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Christa Lawler column: Cutting the (cable) cord

Christa Lawler

Oh, we don’t have cable.

That’s a sentence that makes two different sounds, whether you are the giver or receiver.

When I say “Oh, we don’t have cable,” I feel like I’m telling you I’m eager to read a physical copy of the latest Pynchon and that our home is thick with meaningful conversation and eye contact.

Such a rich existence! I say in five words.

A no-cable friend had tipped me off to this before we cut the cord.

“Saying ‘oh, we don’t have cable’ makes you feel so … self-righteous” she said.

What it really sounds like, and I know this because it’s been said to me, is that you have absolutely no interest in maintaining the most basic connection to civilization.

It says to me that you are comfortable not understanding a “True Detective” reference. It says: What’s the point of even having electricity? Go. Get thee off the grid with the rest of the nonsubscribers.

The truth is somewhere in between. I’m not the most Pynchon-y sort, and I am deeply interested in the right now of entertainment.

We don’t have cable because one night we stayed up too late watching Animal Planet’s “My Cat from Hell.”

One of the most interestingly faced reality show stars in the history of pixels makes house calls to cure evil felines of their rogue peeing and owner-filleting antics. It’s a show that puts one’s own shredded leather couch and the basement’s perma-urine smell into perspective.

It’s not the kind of thing you, like, TiVo.

Life lesson: We were investing a lot in cable when all we seemingly require are moving pictures.

So, we collected pieces — subscriptions, players — that are meant to inspire more purposeful viewing, but also allow for going dead-eyed with the brain switched to airplane mode.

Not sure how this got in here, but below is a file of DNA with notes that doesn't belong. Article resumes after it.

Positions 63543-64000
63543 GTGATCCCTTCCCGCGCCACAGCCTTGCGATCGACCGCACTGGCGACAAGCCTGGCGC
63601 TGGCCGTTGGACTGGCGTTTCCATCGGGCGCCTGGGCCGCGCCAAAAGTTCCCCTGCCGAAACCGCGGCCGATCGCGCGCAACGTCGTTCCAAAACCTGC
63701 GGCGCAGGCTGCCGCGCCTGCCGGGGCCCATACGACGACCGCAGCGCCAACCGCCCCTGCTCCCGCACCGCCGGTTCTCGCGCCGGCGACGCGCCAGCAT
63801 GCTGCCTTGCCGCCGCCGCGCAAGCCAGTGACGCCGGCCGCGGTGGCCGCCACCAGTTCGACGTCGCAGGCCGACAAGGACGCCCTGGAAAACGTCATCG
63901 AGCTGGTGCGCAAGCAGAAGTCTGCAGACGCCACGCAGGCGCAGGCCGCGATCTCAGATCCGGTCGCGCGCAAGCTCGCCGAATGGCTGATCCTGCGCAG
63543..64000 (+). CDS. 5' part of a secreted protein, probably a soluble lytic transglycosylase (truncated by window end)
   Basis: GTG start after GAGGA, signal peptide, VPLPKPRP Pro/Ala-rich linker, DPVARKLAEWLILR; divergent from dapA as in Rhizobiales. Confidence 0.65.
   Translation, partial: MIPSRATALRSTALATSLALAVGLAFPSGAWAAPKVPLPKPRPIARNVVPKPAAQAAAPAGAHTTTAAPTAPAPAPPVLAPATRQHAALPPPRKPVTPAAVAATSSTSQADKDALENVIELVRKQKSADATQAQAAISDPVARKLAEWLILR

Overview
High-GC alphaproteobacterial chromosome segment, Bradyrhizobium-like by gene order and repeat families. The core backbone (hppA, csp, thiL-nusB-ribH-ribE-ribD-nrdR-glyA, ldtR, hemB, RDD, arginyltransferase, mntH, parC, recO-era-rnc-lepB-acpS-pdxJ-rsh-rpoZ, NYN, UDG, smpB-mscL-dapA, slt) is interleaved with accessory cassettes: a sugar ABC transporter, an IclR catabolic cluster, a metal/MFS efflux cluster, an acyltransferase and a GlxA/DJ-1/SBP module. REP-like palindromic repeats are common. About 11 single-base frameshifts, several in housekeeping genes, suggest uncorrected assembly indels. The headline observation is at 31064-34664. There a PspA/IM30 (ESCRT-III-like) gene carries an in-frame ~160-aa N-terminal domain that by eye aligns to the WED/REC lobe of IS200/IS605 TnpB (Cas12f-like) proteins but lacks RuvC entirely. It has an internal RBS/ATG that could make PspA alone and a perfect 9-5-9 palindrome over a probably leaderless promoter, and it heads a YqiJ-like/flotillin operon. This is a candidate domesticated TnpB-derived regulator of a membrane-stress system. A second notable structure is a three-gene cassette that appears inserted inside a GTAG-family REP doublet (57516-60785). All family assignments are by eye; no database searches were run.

We have an antenna that works-ish. Prime time network TV sometimes stalls and the picture breaks into a mosaic representation of a “30 Rock” rerun. But usually “Bones” comes in totally clear.

We have Netflix, which makes it possible to — months later — get the “Mad Men” references that peppered social media months before.

We have Hulu Plus, so I was able to marathon MTV’s “Real World Ex-Plosion” and further my independent study on how MTV Will Not Rest Until Someone Dies on a Reality Show.

We bought “The Newsroom” and streamed it from Amazon on our Blu-ray player. And while no one is really talking about it right now in the off-

season, I have a lot of thoughts on Aaron Sorkin’s portrayal of women as emotional and love-fogged and unable to get through a news meeting without exploding with a State of My Relationship monologue.

Boo, Aaron.

This kind of life definitely isn’t for everyone. Some people want to talk about “The Newsroom” when it’s the topic du jour — not when it’s a leftover. Heck, no cable isn’t always for me.

I miss “Louie.” I want immediate access to “Girls.” It’s been too long since I’ve checked in with “The Real Housewives of New York.”

We can’t watch Twins’ games or the World Cup or the Video Music Awards — luckily, I’m only into one of these things.

But we manage.

On Saturday, I watched a couple of episodes of “Heart of Dixie” on Netflix, decided it was a poor use of the “Northern Exposure” template, and watched two more.

Cable subscriber or not, I think we can all agree that cable TV as it exists today will eventually have to shift toward a different model — something where you don’t pay to watch “My Cat From Hell” just because you want to watch “Game of Thrones.”

But right now, being cable-free feels like being among the first people to set up residency on the moon.

You’re there before the cellphone towers are erected and the fashion still seems inspired from 1970s-era speculative fiction about The Future. Everything here is from Isaac Mizrahi’s “Logan’s Run” collection.

Such a rich existence!

Christa Lawler is the News Tribune’s arts and entertainment reporter.